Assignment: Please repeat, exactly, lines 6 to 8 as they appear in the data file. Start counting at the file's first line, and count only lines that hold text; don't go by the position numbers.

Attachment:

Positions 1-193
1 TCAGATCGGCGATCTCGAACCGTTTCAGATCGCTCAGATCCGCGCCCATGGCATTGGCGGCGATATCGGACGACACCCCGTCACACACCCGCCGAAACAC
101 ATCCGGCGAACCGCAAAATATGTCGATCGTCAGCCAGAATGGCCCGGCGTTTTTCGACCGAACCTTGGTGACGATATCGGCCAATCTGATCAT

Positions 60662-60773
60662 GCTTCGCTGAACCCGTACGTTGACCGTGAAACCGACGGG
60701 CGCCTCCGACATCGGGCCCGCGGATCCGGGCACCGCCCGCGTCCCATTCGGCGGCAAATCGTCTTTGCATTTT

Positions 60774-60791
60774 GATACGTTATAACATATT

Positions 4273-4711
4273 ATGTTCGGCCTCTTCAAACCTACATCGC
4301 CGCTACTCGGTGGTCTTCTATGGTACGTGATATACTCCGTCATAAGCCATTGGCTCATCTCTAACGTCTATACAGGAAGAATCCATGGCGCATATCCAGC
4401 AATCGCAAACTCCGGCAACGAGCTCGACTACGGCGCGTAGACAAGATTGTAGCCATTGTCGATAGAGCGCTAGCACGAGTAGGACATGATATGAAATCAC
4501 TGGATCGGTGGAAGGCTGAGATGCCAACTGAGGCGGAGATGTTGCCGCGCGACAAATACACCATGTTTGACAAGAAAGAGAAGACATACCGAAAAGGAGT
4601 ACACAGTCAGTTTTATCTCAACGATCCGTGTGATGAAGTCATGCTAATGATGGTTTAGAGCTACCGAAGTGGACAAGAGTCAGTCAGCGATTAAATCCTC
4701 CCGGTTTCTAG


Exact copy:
60701 CGCCTCCGACATCGGGCCCGCGGATCCGGGCACCGCCCGCGTCCCATTCGGCGGCAAATCGTCTTTGCATTTT

Positions 60774-60791
60774 GATACGTTATAACATATT